In 2018, a report by central government think tank NITI ayog grabbed headlines for its alarming prediction of a water crisis across 21 leading Indian cities by 2020, including Delhi, Hyderabad, Bengaluru, Chennai. Was the report unduly alarmist? Not really.
2020 is here, and as far as we can tell, the headlines barely mention a water crisis. Yes, a certain virus has grabbed attention like nothing else in living memory, but even then, noone will dispute that the report’s dire predictions have been proven to be a little too early, at the very least. The Composite Water Management Index (CWMI) released by the NITI Aayog in 2018 predicted that 21 major cities (Delhi, Bengaluru, Chennai, Hyderabad and others) are racing to reach zero groundwater levels by 2020, affecting access for 100 million people.
While alarmist projections that can be proven conclusively ‘wrong’ do no favours to the cause they seek to push, we believe the water projections need a far more nuanced approach. For instance, the projection of 40 percent Indians without access to drinking water is still a very real threat, one reason why the central government has launched the vital Jal jeevan Mission to connect households with tap water by 2024. The Jal Shakti ministry’s own dashboard points to just how arduous the road ahead is. At 26.80 percent households that are connected today, the ministry faces the tall task of connecting 73.2 percent households yet. That number is well over 138 million households today. In fact, the same report had reported a stark fact- That 12 percent of the people in the country were already living a ‘day zero’ scenario, of minimal, rationed access to safe water.
Even the spread and persistence of the Corona crisis in India has been partly blamed on the inability of people in many regions to wash hands regularly, due to lack of adequate water.
Thus, as we have argued earlier, the water scarcity reality in India is a lived reality for many Indians, its just that they don’t have a voice in many cases. a report by the United Nations on World water day had also pointed out that the world remained off track in terms of achieving the ‘right to safe and clean drinking water and sanitation as a human right’, a key SDG goal for 2030.
In the 21 cities that the NITI Ayog report mentioned in India, there is a certainty that between 10 to 30 percent of the population is already suffering water stress. A surplus monsoon last year has certainly helped to defer a crisis for now, but to assume it is gone is simply foolish.
While one can blame the report for being alarmist in retrospect, and possibly damaging some efforts to push for large water conservation projects, a counter view is that the report brought much needed support for countless smaller projects that should never have been delayed, or questioned. Be it recharging river flood plains, putting a stop to relentless groundwater extraction in these cities, or even a bigger push for rainwater harvesting, these are all steps that are no-brainers today. As the country urbanises, water demand will only go up in the cities, and without a conservation strategy in place, pushing down further into the ground, or further away from the city , will only take us so far. In fact, our cities have been the biggest culprits when it comes to valuing land over water, leading to the death of multiple water bodies, encroachment on river beds, and eventually, sourcing water through large dams, hundreds of kilometres away. All the time, spreading the impact of poor water management further and further out to the hinterland.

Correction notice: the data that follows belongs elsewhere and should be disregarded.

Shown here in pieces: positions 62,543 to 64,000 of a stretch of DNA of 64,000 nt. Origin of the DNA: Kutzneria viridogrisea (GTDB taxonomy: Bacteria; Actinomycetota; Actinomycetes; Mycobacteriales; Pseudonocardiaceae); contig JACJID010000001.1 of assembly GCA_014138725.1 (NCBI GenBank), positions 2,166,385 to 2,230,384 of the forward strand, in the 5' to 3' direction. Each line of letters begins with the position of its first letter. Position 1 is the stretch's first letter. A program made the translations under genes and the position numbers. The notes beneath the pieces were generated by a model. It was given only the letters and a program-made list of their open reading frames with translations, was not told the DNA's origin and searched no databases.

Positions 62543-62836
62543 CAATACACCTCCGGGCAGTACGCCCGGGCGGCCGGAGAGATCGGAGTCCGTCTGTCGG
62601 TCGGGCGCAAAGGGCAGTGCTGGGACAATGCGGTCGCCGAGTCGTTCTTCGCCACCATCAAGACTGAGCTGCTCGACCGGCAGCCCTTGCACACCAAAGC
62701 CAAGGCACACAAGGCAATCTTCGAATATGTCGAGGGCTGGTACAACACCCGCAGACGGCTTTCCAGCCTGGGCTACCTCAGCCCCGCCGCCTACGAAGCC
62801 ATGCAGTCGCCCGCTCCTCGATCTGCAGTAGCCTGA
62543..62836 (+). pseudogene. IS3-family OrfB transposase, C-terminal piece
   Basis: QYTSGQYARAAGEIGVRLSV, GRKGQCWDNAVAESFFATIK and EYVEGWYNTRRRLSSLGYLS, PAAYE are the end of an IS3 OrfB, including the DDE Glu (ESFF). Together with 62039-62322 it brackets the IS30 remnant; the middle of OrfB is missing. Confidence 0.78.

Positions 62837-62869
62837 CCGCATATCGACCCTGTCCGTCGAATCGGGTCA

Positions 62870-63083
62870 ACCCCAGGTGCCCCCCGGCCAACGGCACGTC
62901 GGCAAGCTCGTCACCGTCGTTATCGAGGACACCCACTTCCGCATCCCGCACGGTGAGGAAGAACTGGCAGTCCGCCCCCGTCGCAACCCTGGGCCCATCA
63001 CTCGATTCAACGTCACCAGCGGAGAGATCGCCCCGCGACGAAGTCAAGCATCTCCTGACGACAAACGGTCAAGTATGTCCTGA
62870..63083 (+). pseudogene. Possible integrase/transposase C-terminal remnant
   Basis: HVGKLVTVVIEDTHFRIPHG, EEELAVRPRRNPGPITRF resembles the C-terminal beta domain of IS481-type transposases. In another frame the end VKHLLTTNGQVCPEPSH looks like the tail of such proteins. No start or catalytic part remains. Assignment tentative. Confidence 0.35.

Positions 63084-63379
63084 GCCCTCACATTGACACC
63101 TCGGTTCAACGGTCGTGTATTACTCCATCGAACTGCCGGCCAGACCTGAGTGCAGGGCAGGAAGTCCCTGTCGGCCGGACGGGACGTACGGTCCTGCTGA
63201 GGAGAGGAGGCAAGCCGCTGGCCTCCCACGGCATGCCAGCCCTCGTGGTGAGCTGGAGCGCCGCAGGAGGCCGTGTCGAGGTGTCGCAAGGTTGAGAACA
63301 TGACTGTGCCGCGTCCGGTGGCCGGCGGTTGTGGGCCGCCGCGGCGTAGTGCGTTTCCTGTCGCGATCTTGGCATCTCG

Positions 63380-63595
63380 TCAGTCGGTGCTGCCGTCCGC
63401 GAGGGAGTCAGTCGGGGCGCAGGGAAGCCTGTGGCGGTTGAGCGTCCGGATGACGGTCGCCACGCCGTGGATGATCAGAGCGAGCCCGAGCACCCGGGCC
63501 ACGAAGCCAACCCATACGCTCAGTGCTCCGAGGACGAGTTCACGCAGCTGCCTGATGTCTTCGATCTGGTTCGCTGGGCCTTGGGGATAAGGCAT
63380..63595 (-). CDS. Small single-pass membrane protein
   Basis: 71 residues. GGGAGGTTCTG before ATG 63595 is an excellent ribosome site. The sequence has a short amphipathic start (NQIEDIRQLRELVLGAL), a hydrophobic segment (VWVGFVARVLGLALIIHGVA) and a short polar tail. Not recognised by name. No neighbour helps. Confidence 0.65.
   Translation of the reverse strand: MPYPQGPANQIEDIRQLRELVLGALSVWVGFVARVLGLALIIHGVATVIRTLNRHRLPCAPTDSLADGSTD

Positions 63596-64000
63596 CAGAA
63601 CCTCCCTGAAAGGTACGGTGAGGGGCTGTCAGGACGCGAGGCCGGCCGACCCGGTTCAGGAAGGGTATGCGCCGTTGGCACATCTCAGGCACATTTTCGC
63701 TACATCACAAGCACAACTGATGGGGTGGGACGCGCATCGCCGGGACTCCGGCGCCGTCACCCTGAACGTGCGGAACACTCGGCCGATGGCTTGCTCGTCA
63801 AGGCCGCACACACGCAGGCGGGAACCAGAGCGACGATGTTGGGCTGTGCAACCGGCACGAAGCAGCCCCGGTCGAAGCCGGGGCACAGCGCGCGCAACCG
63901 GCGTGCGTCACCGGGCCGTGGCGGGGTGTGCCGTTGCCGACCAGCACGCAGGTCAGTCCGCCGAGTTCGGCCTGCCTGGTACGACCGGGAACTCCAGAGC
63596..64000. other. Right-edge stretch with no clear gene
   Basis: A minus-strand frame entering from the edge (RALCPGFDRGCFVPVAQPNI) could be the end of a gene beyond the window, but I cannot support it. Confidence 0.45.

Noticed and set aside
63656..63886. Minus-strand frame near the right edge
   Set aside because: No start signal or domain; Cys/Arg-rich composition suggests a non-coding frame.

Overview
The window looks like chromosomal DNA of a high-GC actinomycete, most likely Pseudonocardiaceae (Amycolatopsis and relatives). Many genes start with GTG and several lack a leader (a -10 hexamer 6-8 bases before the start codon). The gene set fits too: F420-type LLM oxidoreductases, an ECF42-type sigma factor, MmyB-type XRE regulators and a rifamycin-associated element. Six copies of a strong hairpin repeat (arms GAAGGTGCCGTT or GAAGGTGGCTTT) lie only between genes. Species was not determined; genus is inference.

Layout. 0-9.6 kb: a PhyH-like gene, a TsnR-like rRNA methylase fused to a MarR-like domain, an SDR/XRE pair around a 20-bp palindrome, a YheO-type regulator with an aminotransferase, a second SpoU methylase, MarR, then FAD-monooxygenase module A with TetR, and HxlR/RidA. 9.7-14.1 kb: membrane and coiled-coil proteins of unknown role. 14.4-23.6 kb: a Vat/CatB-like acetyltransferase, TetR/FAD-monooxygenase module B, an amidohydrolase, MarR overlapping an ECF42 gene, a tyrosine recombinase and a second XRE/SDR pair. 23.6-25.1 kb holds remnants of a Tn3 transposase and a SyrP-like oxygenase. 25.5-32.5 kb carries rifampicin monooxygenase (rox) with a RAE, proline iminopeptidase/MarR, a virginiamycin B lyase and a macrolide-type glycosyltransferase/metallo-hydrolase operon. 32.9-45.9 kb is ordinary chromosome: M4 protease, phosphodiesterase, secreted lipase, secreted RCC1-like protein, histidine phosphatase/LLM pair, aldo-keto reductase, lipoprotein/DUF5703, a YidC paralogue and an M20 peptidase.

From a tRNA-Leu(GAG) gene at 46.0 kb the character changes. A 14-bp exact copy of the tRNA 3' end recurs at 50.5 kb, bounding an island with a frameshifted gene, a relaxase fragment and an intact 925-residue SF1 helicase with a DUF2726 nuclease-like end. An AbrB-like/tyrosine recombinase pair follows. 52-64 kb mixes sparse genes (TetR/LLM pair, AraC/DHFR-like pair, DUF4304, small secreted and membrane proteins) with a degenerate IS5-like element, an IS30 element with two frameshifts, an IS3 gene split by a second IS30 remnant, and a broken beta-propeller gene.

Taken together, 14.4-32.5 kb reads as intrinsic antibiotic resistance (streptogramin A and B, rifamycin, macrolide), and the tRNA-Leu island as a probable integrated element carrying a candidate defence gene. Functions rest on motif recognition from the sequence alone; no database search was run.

Also, keep in mind that putting exact dates on large natural shifts is never an easy task, as climate change scientists have also found to their chagrin at times. But change, when it does come finally, can also come swiftly, as more and more affected communities hit by ‘once in a century’ weather events twice in the past 3-4 years will testify.
Just like the 2018 report came out on the back of a poor monsoon year, a couple of good monsoon years do not wash away the reality of the water challenge India faces. The report itself stressed on basing decisions on data, something that has sadly not been done at all by the majority of states in the firing line of impending water troubles. Limited awareness of the issue fails to highlight how even something as critical to the country’s future, like the make in India or ‘Atmanirbhar’ Bharat nation could be laid low not be global competition or politics, but the reality of water availability for many industries.
From power generation to smelting, to chemicals to hospitality, water shortages are already raising red flags for many industrial sectors. Many firms have moved on their own to conserve water, or make their own arrangements, seeing the writing on the wall.
2020 may not be remembered for the water crisis that was predicted, but it would be truly unfortunate if the record shows us that even the dire prediction had failed to get our systems moving to plan for the future.